Blended Learning: Getting the Mix Right
Blended learning is becoming a common term that is getting a lot of attention in educational and training circles. What does it mean exactly? Quite often the answer is, “Anything you want it to mean.” Blended learning is much more than just a mix of training formats thrown together in a single course. At Marquee, we have some very specific ideas on blended learning and the importance of clear objectives in a successful blended learning program.
What is Blended Learning
The past year of remote learning and virtual communication has brought new technologies to the forefront of education and training. Content delivery can include online, asynchronous video courses, virtual courses on Zoom, short format webinars on specific topics, study groups on Slack or Discord – the list of options is extensive. As educators plan for the post-pandemic world, in-person classes are also being considered. As training practitioners, we realize that learners can benefit from some of these new technologies and there is a desire to use all these new approaches to “blend” a new learning experience. Blended learning thus sounds like a “best of all worlds” solution but we have to be careful not to create a muddled mess. Clear objectives will make real blended learning easier to achieve.
It’s About Time
At the core of the blended learning initiative is the idea of optimizing the participants’ time to maximize the efficiency of learning. To build a time efficient program however, the needs and preferences of the training audience must be considered. For instance, online video training creates great flexibility with respect to content selection and time spent on the content. Users may like this freedom in certain circumstances but other training objectives will require a much more curated and defined approach. A university student may like the ability to explore the content and enjoy unscheduled usage but a corporate training participant may want to know which three videos to watch, in which order and when is optimal to review them. Our key recommendation is always consider the learner’s “time budget” and design the program features appropriately.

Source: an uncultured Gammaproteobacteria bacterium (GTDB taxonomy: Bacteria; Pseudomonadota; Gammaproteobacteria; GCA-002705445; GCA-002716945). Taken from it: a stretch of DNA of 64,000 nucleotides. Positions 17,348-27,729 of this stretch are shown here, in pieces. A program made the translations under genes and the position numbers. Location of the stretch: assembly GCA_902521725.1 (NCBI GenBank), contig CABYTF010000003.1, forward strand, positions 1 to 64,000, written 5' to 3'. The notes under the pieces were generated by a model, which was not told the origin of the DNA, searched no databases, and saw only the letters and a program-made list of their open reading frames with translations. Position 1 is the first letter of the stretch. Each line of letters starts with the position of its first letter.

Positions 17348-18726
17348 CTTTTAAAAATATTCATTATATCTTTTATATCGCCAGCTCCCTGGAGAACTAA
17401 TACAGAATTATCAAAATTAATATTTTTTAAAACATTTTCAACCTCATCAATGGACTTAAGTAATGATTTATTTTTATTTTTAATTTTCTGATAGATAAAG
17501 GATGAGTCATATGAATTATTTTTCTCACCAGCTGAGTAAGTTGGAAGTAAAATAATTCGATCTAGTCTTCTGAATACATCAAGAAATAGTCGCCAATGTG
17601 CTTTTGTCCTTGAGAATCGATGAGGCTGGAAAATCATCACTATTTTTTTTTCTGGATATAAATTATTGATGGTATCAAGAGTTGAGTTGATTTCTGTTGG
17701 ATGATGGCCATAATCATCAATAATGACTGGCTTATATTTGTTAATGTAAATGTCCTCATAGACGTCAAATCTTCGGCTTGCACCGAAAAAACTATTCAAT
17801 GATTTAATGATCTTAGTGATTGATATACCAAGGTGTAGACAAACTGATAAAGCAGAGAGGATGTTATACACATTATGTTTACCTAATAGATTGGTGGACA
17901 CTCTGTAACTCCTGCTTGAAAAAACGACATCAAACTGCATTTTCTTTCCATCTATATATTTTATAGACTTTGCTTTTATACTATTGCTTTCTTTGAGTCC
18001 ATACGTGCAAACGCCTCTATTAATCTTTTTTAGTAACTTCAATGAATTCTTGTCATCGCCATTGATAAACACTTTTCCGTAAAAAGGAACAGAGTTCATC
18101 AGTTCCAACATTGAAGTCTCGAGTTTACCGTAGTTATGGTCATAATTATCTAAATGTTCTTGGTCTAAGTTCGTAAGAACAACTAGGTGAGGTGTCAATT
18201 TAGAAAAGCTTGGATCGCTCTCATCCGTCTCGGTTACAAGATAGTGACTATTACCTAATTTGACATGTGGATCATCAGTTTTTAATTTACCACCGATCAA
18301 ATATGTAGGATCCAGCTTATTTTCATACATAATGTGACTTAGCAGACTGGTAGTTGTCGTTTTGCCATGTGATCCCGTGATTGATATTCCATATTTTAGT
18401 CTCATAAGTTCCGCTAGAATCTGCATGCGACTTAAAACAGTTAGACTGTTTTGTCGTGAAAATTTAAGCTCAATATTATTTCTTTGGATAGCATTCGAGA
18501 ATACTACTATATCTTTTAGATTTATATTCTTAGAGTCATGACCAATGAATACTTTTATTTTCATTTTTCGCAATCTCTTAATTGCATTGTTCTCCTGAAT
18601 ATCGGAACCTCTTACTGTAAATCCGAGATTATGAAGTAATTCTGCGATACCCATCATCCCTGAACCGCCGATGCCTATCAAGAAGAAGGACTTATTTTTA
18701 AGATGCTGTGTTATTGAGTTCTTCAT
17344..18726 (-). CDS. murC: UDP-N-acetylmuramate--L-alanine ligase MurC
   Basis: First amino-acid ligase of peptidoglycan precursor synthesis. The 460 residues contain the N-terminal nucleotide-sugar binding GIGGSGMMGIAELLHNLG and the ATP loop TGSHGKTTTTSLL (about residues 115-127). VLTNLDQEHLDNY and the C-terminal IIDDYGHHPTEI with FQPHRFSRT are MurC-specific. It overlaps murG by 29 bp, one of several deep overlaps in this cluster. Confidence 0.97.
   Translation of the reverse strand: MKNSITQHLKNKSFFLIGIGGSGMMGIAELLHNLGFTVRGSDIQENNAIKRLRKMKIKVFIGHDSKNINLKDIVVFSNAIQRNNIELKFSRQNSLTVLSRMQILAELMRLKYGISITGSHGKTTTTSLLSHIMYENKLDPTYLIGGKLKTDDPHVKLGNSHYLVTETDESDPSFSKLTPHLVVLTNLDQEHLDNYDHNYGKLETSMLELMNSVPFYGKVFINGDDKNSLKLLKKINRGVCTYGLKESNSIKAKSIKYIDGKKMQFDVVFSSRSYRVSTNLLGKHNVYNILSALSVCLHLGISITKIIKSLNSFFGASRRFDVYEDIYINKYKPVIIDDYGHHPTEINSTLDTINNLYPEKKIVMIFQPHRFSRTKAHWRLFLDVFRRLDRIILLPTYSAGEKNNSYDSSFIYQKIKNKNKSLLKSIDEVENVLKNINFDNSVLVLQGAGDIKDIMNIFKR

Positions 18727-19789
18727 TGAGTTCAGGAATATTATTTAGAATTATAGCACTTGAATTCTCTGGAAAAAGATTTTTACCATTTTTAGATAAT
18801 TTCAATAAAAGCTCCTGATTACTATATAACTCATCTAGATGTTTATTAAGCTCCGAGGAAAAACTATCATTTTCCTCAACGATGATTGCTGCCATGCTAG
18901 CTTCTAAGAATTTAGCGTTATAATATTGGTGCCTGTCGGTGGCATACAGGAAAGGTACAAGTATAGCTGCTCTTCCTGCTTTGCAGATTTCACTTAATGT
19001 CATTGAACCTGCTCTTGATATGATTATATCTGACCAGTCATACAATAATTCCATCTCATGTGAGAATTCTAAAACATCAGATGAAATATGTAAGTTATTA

Each Piece Works Differently
Blended learning must be considered an ensemble not an assembly. Throwing different learning formats (“modalities”) into a program achieves nothing if the different options do not work together. An example can be made of compliance training. Combining online instruction and in person instruction will not increase efficiency for the learner if the same content is covered in both formats. The instructor led portion of the training will also likely ensure that participants will walk through all the training in the correct order but for the online portion, sequential testing will be required to validate progress.
Our recommendation is to use the technology that best addresses the objective. For base level knowledge and introduction to a subject, online videos with brief testing can be efficient and flexible ways to prepare and level set a group of participants for an instructor led session. Issues requiring greater instructor involvement, participant judgement and closely observed sequential processes are then covered in the instructor-led session.
Leave Time for Community
Gathering groups of individuals to solve problems is one of the cornerstones of the pedagogical process and the development of tacit knowledge. Too often, the blended learning approach seeks to employ multiple techniques in rapid succession at the expense of gathering to figure something out. It requires nothing more than dedicated time without distractions – sometimes hard to do in complex training programs. Whether it is in individual breakout groups, longer term project work or an instructor-led solution to a problem, effective training programs must ensure that there is always an opportunity for group discussion and problem solving that builds knowledge through practical application and decision making.